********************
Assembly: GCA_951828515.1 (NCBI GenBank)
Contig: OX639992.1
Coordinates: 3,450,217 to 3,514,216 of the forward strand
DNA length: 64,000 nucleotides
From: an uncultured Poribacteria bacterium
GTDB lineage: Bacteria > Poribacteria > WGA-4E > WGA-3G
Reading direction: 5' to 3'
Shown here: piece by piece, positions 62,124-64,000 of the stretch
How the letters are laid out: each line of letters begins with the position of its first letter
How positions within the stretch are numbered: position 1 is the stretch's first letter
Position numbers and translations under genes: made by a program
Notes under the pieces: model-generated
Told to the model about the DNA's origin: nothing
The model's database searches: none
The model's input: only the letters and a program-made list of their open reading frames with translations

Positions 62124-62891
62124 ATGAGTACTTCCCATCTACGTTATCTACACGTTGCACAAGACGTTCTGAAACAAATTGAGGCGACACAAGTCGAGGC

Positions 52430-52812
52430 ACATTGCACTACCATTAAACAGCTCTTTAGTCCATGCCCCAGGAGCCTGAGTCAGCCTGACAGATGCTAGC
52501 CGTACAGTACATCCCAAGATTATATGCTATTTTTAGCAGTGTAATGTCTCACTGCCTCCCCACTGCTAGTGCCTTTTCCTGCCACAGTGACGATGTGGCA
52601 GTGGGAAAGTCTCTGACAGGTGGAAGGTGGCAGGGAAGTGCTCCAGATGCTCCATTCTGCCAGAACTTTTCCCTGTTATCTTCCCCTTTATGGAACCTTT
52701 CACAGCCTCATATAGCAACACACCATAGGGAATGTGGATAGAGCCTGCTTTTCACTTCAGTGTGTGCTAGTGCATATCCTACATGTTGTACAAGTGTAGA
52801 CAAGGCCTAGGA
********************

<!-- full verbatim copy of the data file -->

Assembly: GCA_951828515.1 (NCBI GenBank)
Contig: OX639992.1
Coordinates: 3,450,217 to 3,514,216 of the forward strand
DNA length: 64,000 nucleotides
From: an uncultured Poribacteria bacterium
GTDB lineage: Bacteria > Poribacteria > WGA-4E > WGA-3G
Reading direction: 5' to 3'
Shown here: piece by piece, positions 62,124-64,000 of the stretch
How the letters are laid out: each line of letters begins with the position of its first letter
How positions within the stretch are numbered: position 1 is the stretch's first letter
Position numbers and translations under genes: made by a program
Notes under the pieces: model-generated
Told to the model about the DNA's origin: nothing
The model's database searches: none
The model's input: only the letters and a program-made list of their open reading frames with translations

Positions 62124-62891
62124 ATGAGTACTTCCCATCTACGTTATCTACACGTTGCACAAGACGTTCTGAAACAAATTGAGGCGACACAAGTCGAGGC

Positions 52430-52812
52430 ACATTGCACTACCATTAAACAGCTCTTTAGTCCATGCCCCAGGAGCCTGAGTCAGCCTGACAGATGCTAGC
52501 CGTACAGTACATCCCAAGATTATATGCTATTTTTAGCAGTGTAATGTCTCACTGCCTCCCCACTGCTAGTGCCTTTTCCTGCCACAGTGACGATGTGGCA
52601 GTGGGAAAGTCTCTGACAGGTGGAAGGTGGCAGGGAAGTGCTCCAGATGCTCCATTCTGCCAGAACTTTTCCCTGTTATCTTCCCCTTTATGGAACCTTT
52701 CACAGCCTCATATAGCAACACACCATAGGGAATGTGGATAGAGCCTGCTTTTCACTTCAGTGTGTGCTAGTGCATATCCTACATGTTGTACAAGTGTAGA
52801 CAAGGCCTAGGA